Ulm Central Station (Ulm Hauptbahnhof) is the main station in the city of Ulm, which lies on the Danube, on the border of the German states of Baden-Württemberg and Bavaria in the Danube-Iller region (Region Donau-Iller).
Ulm station has twelve platforms, of which five are terminating platforms, and forms a major railway junction. Other stations in the city are Ulm-Söflingen to the west and Ulm Ost (east) to the east and Ulm-Donautal (Danube valley) in the industrial area. The Ulm marshalling yard is located to the west of the city. Neu-Ulm (New Ulm), which lies across the Danube in Bavaria, has the stations of Neu-Ulm, Finningerstraße and Gerlenhofen.
Ulm is located on the railway line from Stuttgart to Munich, over which Intercity-Express trains operate, and part of the Magistrale for Europe (trunk line) from Paris to Budapest. European cities such as Amsterdam, Budapest, Paris and Linz can be reached without transfers. Every day, about 29,000 passengers use the station. It is used daily by about 335 trains operated by Deutsche Bahn and Agilis, 75 long-distance and 260 regional trains. The station is served by local trains that are coordinated by the Donau-Iller-Nahverkehrsverbund (Danube-Iller Local Transport Association, DING).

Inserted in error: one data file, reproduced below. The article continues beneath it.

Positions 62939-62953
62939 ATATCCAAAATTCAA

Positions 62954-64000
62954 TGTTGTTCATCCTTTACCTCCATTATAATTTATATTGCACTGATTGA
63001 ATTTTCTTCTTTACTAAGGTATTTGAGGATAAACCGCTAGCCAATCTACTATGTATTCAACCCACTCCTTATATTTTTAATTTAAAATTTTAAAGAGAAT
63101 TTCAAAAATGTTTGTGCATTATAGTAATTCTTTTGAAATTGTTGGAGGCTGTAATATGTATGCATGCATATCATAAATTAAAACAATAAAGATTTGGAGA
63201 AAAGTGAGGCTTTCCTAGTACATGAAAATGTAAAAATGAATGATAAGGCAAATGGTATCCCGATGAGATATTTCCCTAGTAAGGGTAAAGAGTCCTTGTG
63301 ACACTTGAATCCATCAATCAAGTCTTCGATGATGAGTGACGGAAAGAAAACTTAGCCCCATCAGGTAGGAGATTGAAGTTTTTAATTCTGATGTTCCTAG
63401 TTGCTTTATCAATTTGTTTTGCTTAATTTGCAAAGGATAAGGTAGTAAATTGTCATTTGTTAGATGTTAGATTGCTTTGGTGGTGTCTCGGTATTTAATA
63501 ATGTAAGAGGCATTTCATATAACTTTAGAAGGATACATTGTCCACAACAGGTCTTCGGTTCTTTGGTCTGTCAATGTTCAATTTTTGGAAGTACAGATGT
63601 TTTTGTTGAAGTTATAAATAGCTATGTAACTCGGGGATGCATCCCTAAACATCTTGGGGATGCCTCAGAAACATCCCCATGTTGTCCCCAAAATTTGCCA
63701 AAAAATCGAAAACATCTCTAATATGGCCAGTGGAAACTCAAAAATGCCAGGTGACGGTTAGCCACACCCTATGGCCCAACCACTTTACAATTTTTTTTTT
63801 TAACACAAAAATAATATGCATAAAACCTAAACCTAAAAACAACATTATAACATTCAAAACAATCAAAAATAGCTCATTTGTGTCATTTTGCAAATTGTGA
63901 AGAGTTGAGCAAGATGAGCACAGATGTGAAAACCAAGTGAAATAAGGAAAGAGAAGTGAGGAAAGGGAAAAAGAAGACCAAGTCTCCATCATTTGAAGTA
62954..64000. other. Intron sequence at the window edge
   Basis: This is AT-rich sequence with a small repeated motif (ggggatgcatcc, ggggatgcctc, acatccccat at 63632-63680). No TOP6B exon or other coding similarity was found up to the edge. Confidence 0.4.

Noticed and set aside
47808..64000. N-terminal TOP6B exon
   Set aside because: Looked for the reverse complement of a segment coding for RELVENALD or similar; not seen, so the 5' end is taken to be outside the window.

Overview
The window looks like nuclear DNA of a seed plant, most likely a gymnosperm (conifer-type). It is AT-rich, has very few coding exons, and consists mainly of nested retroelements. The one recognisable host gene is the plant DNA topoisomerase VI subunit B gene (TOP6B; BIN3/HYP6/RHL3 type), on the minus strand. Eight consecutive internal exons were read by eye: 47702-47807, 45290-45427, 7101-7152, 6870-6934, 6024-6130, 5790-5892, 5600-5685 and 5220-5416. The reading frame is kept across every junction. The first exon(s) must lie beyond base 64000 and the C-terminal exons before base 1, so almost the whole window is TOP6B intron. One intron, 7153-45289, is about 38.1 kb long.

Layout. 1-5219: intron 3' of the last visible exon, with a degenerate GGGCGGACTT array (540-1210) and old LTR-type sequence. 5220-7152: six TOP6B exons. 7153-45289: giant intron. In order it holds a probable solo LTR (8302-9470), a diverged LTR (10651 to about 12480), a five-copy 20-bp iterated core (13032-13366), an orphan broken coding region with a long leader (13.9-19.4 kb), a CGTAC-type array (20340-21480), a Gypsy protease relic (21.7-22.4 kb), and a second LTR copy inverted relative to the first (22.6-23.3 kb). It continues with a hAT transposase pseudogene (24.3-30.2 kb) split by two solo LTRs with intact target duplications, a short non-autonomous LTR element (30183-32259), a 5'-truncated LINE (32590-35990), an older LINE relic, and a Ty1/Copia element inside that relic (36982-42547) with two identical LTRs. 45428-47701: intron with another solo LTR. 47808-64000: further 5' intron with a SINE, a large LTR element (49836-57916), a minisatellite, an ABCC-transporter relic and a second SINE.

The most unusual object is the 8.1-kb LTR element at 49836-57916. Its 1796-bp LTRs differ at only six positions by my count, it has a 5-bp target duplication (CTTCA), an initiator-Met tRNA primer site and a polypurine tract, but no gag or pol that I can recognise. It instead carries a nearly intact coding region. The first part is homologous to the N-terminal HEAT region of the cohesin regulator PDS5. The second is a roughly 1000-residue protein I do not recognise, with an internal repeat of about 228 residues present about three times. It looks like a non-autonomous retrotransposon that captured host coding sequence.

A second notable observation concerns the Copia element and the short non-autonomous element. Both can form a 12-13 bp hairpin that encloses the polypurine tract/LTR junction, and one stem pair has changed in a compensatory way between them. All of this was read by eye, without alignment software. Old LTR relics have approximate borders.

Famous quotes containing the words central station, central and/or station:
“There is no such thing as a free lunch.”
An axiom from economics popular in the 1960s, the words have no known source, though have been dated to the 1840s, when they were used in saloons where snacks were offered to customers. Ascribed to an Italian immigrant outside Grand Central Station, New York, in Alistair Cookes America (epilogue, 1973)
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In shaping-time the circle stung awake,
In shapes of sin forked out the bearded apple....”
—Dylan Thomas (19141953)
“[T]here is no situation so deplorable ... as that of a gentlewoman in real poverty.... Birth, family, and education become misfortunes when we cannot attain some means of supporting ourselves in the station they throw us into. Our friends and former acquaintances look on it as a disgrace to own us.... If we were to attempt getting our living by any trade, people in that station would think we were endeavoring to take their bread out of their mouths.”
—Sarah Fielding (17101768)